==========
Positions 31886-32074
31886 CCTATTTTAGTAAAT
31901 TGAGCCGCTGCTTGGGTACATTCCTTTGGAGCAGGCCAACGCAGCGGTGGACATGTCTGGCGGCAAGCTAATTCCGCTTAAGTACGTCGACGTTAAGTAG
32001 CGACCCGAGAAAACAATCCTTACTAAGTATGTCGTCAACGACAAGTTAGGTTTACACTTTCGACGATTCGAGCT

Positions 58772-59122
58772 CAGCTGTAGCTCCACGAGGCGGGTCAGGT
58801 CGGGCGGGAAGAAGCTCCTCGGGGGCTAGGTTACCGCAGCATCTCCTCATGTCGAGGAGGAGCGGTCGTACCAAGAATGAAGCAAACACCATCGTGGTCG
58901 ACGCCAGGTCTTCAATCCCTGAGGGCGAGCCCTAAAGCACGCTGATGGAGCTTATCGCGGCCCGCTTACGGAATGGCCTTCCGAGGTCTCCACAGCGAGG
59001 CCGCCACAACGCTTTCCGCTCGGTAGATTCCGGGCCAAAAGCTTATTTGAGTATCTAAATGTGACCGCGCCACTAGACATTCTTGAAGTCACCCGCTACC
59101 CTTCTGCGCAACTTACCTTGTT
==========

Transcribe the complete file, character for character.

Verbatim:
Positions 31886-32074
31886 CCTATTTTAGTAAAT
31901 TGAGCCGCTGCTTGGGTACATTCCTTTGGAGCAGGCCAACGCAGCGGTGGACATGTCTGGCGGCAAGCTAATTCCGCTTAAGTACGTCGACGTTAAGTAG
32001 CGACCCGAGAAAACAATCCTTACTAAGTATGTCGTCAACGACAAGTTAGGTTTACACTTTCGACGATTCGAGCT

Positions 58772-59122
58772 CAGCTGTAGCTCCACGAGGCGGGTCAGGT
58801 CGGGCGGGAAGAAGCTCCTCGGGGGCTAGGTTACCGCAGCATCTCCTCATGTCGAGGAGGAGCGGTCGTACCAAGAATGAAGCAAACACCATCGTGGTCG
58901 ACGCCAGGTCTTCAATCCCTGAGGGCGAGCCCTAAAGCACGCTGATGGAGCTTATCGCGGCCCGCTTACGGAATGGCCTTCCGAGGTCTCCACAGCGAGG
59001 CCGCCACAACGCTTTCCGCTCGGTAGATTCCGGGCCAAAAGCTTATTTGAGTATCTAAATGTGACCGCGCCACTAGACATTCTTGAAGTCACCCGCTACC
59101 CTTCTGCGCAACTTACCTTGTT